- Freedom from Command and Control
- The minister should be in the dock
- ISO 9000: the end is nigh
- NHS ‘Direct’?
- A visit to the Modernisation Agency
At the time of sending this, my new book is only a few days away from printing. In it I reveal the fundamental flaws in command and control service designs and give copious examples of analysis and re-design using systems principles. If you buy it I hope you like it. If you do…. tell your pals, if you don’t or if you have views on how it could be improved… please tell me.
Last month I spoke to the Police Superintendents annual conference in a debate. On the day I sent out a press release saying: The Home Secretary should be charged with wasting police time. Well it amused me. Our police spend so much time meeting the requirements of the specifications and inspection regime rather than doing the business. If you’d like to read a transcript of what I said send an e-mail to: email@example.com and ask for a copy of the police speech.
A reader writes:
“I wonder if you’d read an interesting snippet in the latest edition of Quality World? To paraphrase: 6,000 UK firms have formally confirmed that they will NOT be transitioning over to ISO9000: 2000 (cue mock astonishment, after all, if ISO9000 was really delivering the benefits it claims to etc etc). Of the remaining 61,000, only 16% (as of Dec 2002) had successfully transitioned.
As you know, the remaining 84% (51250 firms) *have* to transition before the end of 2003 else lose their ISO9000 certification altogether. It doesn’t take a genius to envisage either a total collapse in transitions by the deadline (or more likely a desperate, panic stricken extension at the eleventh hour). Or – at a transition/registration rate of 200 firms every business day in 2003 – we’re currently in the midst of the biggest (and most corrupt) rubber-stamping exercise in history.
Keep up the good work.”
I think we should toast the demise of the brutal Standard.
A reader writes:
“In bed last night, I was nearly asleep and felt something touch my hair. I moved my hand to figure out was it was and felt a very sharp pain. Suddenly, I was no longer nearly asleep. I switched the light on and looked around the pillows because I thought I had a splinter in my hand. I couldn’t understand how I could get a splinter from a pillow. Then I put my glasses on and, as I did this, saw a wasp on the carpet near the bed. After the wasp was safely out of the bedroom window, and as I was on my own and have reacted badly to insect bites and stings in the past, I called NHS Direct. After two handovers, duplication, validation (which is not what you need at 11pm when you’re tired and in pain), over-specification and delay whilst I waited for a third person with medical expertise to call me back, I spoke to Cheryl, who was very helpful and talked to me for ages to find out what happened, what symptoms I had, medical history, treatments that I’m allergic to etc. So, value created at the point of transaction, nil, because I had to go through all that crap before I could talk to Cheryl, but very happy once she called me back. Cheryl told me what to do to reduce the swelling and redness and when we finished the call and I’d done what she suggested, I fell asleep reassured that everything was OK. This morning, when I was on the train to Leeds, I noticed this:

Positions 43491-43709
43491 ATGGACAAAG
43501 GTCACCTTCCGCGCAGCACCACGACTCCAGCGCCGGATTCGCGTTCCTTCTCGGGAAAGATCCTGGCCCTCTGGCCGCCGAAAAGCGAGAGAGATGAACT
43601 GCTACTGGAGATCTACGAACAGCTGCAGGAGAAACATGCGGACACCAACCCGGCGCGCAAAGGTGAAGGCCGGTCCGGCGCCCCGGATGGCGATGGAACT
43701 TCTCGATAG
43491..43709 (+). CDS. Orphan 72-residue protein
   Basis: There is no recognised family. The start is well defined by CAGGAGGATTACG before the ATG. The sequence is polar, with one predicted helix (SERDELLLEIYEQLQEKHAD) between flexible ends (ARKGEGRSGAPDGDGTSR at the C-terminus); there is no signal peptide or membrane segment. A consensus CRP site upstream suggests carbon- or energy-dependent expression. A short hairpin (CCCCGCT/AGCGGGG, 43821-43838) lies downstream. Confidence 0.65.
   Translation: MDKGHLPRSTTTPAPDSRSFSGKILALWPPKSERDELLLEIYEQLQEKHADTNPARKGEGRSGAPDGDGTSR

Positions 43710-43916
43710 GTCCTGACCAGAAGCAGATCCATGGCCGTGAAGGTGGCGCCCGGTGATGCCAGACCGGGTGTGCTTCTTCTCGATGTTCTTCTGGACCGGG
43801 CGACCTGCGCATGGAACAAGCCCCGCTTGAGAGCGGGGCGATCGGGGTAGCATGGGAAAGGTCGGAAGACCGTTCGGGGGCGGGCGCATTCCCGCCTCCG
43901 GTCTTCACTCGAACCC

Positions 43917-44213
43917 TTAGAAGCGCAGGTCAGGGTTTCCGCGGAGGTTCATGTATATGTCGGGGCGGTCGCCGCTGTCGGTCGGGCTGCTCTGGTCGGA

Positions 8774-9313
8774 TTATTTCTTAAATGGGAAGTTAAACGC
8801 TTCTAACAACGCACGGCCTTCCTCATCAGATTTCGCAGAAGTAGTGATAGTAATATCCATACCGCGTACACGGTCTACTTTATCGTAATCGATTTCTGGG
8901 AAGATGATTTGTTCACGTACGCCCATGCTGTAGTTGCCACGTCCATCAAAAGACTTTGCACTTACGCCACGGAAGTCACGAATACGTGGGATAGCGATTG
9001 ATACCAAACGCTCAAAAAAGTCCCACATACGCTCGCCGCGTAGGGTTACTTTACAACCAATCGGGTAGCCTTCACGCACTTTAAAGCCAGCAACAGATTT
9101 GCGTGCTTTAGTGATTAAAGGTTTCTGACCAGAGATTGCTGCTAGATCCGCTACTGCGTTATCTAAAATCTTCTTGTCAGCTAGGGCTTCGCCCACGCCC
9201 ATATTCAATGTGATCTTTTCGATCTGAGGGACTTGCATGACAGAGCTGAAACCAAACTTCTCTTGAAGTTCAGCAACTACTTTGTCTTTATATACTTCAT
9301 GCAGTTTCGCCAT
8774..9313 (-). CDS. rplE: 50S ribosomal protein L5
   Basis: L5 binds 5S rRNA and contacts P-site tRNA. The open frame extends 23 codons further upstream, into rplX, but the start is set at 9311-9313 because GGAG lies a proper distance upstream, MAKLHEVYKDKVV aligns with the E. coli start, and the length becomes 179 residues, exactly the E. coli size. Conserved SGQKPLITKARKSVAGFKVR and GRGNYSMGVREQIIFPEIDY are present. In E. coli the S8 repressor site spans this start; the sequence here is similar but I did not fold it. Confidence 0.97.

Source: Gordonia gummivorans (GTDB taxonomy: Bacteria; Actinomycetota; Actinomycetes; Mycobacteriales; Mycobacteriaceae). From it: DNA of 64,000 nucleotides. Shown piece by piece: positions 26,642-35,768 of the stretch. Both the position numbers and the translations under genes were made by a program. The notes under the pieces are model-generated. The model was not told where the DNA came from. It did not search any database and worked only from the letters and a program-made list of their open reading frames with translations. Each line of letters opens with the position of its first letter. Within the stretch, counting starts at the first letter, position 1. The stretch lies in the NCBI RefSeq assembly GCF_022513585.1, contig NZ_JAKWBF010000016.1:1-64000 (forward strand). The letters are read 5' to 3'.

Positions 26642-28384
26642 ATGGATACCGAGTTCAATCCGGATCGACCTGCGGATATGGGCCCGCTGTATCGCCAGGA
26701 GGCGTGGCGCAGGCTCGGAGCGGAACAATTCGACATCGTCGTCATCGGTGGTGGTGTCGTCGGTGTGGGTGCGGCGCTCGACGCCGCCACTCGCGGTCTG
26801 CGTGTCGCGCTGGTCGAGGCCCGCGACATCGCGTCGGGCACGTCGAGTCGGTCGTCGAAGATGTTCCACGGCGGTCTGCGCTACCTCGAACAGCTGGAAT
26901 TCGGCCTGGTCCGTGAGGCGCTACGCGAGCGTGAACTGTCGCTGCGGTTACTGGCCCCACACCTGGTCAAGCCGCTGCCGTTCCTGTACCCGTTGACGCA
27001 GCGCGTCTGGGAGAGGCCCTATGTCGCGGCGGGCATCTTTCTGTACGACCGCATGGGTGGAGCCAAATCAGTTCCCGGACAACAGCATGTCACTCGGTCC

‘NHS Direct takes its time’ Resolute nurses are insisting on giving NHS Direct callers the time they
believe they deserve, reports Nursing Times (September 10).
A survey from King’s College London says that while there is no official rationing policy regarding the time NHS nurses spend on the phone, pressure nonetheless exists.
Callers gave NHS Direct the thumbs-up for its ‘user-friendly’ approach and the time allocated to their queries. […]’.
Hmmm. Time allocated to queries – yes, but ‘user-friendly’ approach – I
don’t think so!”
Maybe they should call it ‘NHS indirect’? Or ‘NHS eventually’?
I was invited to take a look at what was going on in the NHS Modernisation Agency. I spent two days at a ‘learning workshop’. It is an ambitious intervention, bringing together groups of people in like disciplines from all across the NHS to hear about good things, share what they are doing and so on. I was impressed. There were numerous good examples of service re-design. Sadly they are not supported by the system. In particular there are major issues with roles and measures. People do what they do despite the system. They should be applauded.
Disquiet about targets is not encouraged, they are taken as a given. On day two when Professor Sir George Alberti was in the hot seat, the targets issue came to the surface. Well-reasoned objections from the floor were greeted with: “You can have all the flexibility you need, provided you make the targets”. I was saddened to witness someone knowledgeable and wise in his own field make such an ignorant and unthinking statement. I left. I’m going to send him a copy of my book.
People in the NHS are crying out for good leadership. They are not getting it from the incumbents.